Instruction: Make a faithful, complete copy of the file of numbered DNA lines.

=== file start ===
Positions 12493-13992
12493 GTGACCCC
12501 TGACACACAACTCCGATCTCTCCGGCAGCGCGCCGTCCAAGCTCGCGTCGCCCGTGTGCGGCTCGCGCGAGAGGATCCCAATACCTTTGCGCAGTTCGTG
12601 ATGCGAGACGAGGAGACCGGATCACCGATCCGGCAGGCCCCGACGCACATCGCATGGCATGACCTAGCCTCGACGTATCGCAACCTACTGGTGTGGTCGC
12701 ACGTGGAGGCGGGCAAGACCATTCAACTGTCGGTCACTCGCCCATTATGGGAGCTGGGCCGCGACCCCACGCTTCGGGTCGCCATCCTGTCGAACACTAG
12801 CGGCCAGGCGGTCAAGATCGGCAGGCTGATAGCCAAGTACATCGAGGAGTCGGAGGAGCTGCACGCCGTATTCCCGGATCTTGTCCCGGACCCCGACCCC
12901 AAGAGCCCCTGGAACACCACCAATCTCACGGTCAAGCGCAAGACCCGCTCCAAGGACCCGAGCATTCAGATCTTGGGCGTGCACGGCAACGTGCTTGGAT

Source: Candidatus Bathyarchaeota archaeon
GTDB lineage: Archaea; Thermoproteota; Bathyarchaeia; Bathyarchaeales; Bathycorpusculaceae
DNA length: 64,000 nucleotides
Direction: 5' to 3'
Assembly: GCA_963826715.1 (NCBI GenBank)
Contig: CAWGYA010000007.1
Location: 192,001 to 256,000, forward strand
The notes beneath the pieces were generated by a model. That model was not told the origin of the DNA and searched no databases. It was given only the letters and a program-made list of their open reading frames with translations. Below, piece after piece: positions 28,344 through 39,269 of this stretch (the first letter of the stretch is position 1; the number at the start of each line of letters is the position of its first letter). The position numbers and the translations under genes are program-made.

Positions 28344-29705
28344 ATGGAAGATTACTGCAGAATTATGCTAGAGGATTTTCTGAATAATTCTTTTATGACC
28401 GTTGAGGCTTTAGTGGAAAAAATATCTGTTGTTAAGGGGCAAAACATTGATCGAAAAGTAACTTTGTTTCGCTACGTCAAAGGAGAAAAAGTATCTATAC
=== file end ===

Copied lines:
Positions 12493-13992
12493 GTGACCCC
12501 TGACACACAACTCCGATCTCTCCGGCAGCGCGCCGTCCAAGCTCGCGTCGCCCGTGTGCGGCTCGCGCGAGAGGATCCCAATACCTTTGCGCAGTTCGTG
12601 ATGCGAGACGAGGAGACCGGATCACCGATCCGGCAGGCCCCGACGCACATCGCATGGCATGACCTAGCCTCGACGTATCGCAACCTACTGGTGTGGTCGC
12701 ACGTGGAGGCGGGCAAGACCATTCAACTGTCGGTCACTCGCCCATTATGGGAGCTGGGCCGCGACCCCACGCTTCGGGTCGCCATCCTGTCGAACACTAG
12801 CGGCCAGGCGGTCAAGATCGGCAGGCTGATAGCCAAGTACATCGAGGAGTCGGAGGAGCTGCACGCCGTATTCCCGGATCTTGTCCCGGACCCCGACCCC
12901 AAGAGCCCCTGGAACACCACCAATCTCACGGTCAAGCGCAAGACCCGCTCCAAGGACCCGAGCATTCAGATCTTGGGCGTGCACGGCAACGTGCTTGGAT

Source: Candidatus Bathyarchaeota archaeon
GTDB lineage: Archaea; Thermoproteota; Bathyarchaeia; Bathyarchaeales; Bathycorpusculaceae
DNA length: 64,000 nucleotides
Direction: 5' to 3'
Assembly: GCA_963826715.1 (NCBI GenBank)
Contig: CAWGYA010000007.1
Location: 192,001 to 256,000, forward strand
The notes beneath the pieces were generated by a model. That model was not told the origin of the DNA and searched no databases. It was given only the letters and a program-made list of their open reading frames with translations. Below, piece after piece: positions 28,344 through 39,269 of this stretch (the first letter of the stretch is position 1; the number at the start of each line of letters is the position of its first letter). The position numbers and the translations under genes are program-made.

Positions 28344-29705
28344 ATGGAAGATTACTGCAGAATTATGCTAGAGGATTTTCTGAATAATTCTTTTATGACC
28401 GTTGAGGCTTTAGTGGAAAAAATATCTGTTGTTAAGGGGCAAAACATTGATCGAAAAGTAACTTTGTTTCGCTACGTCAAAGGAGAAAAAGTATCTATAC